the history of microsoft word

1615 Words Nov 29th, 2013 7 Pages
From Wikipedia, the free encyclopedia

The first version of Microsoft Word was developed by Charles Simonyi and Richard Brodie, former Xerox programmers hired by Bill Gates and Paul Allen in 1981. Both programmers worked on Xerox Bravo, the first Microsoft WYSIWYGword processor. The first Word version, Word 1.0, was released in October 1983 for Xenix and MS-DOS; it was followed by four very similar versions that were not very successful. The first Windows version was released in 1989, with a slightly improved interface. When Windows 3.0 was released in 1990, Word became a huge commercial success. Word for Windows 1.0 was followed by Word 2.0 in 1991 and Word 6.0 in 1993. Then it was renamed to Word 95 and Word 97, Word 2000 and Word for
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Word 95 for Windows, synchronizing its name with Windows 95, and Word 98 for Macintosh), once again breaking the synchronization.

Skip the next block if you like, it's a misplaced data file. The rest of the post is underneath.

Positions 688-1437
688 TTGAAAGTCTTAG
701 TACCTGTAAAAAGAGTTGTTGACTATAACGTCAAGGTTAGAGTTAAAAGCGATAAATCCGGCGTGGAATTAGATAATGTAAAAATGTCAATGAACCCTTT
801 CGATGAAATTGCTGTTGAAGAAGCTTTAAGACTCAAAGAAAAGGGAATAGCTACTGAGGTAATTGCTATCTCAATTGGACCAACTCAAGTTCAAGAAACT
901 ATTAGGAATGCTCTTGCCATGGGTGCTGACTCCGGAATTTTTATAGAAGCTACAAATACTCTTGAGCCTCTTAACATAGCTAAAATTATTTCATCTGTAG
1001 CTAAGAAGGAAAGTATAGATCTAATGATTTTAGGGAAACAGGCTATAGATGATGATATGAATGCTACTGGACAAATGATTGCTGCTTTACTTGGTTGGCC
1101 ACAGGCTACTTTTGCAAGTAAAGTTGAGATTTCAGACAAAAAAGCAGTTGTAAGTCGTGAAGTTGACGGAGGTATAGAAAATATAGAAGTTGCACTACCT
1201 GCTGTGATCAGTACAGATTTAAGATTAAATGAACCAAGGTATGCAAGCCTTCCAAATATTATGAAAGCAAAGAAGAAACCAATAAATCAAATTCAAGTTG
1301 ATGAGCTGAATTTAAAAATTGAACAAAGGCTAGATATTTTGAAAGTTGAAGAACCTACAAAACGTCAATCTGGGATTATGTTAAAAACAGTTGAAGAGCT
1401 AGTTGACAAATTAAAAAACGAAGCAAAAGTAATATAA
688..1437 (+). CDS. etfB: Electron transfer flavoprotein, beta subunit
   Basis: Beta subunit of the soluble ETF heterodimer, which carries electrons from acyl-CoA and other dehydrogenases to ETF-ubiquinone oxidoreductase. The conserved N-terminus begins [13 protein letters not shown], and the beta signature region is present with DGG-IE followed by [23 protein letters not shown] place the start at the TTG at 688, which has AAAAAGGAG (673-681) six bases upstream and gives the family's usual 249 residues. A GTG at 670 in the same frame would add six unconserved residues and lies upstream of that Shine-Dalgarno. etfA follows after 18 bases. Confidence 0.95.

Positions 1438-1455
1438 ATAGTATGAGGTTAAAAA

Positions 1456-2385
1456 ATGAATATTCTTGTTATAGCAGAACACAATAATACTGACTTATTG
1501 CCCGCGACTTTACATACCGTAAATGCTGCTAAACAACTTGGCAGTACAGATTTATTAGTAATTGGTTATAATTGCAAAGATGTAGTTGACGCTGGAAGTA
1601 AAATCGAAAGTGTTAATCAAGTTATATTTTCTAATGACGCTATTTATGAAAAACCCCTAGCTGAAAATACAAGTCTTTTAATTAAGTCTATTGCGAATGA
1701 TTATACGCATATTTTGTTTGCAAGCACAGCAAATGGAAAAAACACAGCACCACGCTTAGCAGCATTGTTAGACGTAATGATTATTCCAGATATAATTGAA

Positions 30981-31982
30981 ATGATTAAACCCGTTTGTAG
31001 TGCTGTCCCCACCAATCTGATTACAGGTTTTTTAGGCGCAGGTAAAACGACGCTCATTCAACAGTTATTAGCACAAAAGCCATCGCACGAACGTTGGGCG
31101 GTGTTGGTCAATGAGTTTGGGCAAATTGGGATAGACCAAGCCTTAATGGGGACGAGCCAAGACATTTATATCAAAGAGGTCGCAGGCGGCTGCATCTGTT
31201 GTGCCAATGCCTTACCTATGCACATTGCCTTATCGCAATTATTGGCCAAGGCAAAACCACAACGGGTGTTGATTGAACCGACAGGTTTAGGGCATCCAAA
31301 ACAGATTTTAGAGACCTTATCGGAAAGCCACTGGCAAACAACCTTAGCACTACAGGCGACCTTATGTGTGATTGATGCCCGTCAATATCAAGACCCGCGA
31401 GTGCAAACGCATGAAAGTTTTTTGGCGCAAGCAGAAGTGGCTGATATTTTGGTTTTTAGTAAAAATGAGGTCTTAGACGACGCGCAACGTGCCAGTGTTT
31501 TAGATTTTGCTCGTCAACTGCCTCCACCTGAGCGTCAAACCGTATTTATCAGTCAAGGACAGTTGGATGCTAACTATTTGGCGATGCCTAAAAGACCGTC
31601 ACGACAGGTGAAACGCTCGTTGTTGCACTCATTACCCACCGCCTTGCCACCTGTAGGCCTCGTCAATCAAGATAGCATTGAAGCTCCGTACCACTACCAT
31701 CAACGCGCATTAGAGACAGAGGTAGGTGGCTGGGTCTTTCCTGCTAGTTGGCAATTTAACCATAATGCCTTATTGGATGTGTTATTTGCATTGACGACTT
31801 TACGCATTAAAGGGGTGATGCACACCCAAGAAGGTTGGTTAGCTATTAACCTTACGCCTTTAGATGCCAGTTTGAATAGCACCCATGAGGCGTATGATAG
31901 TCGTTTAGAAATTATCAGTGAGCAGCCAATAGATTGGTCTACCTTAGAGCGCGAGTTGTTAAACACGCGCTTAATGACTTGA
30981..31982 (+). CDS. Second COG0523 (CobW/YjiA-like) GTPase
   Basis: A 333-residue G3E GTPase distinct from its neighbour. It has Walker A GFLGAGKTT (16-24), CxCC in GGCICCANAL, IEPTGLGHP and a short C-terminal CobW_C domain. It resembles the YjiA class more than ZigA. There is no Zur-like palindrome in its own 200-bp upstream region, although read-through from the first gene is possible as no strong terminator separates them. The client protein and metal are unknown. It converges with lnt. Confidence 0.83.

When Microsoft became aware of the Year 2000 problem, it released the entire DOS port of Microsoft Word 5.5 instead of getting people to pay for the update. As of June 2013, it is still available for download from Microsoft 's web site.[9]
Word 6.0 was the second attempt to develop a common code base version of Word. The first, code-named Pyramid, had been an attempt to completely rewrite the existing product. It was abandoned when it was determined that it would take the development team too long to rewrite and then catch up with all the new capabilities that could have been added in the same time without a rewrite. Supporters of Pyramid claimed that it would have been faster, smaller, and more stable than the product that was eventually released for Macintosh, and which was compiled using a beta version of Visual C++ 2.0 that targets the Macintosh, so many optimizations have to be turned off (the version 4.2.1 of Office is compiled using the final version), and sometimes use the Windows API simulation library included.[10] Pyramid would have been truly cross-platform, with machine-independent application code and a small mediation layer between the application and the operating system.
More recent versions of Word for Macintosh are no longer ported

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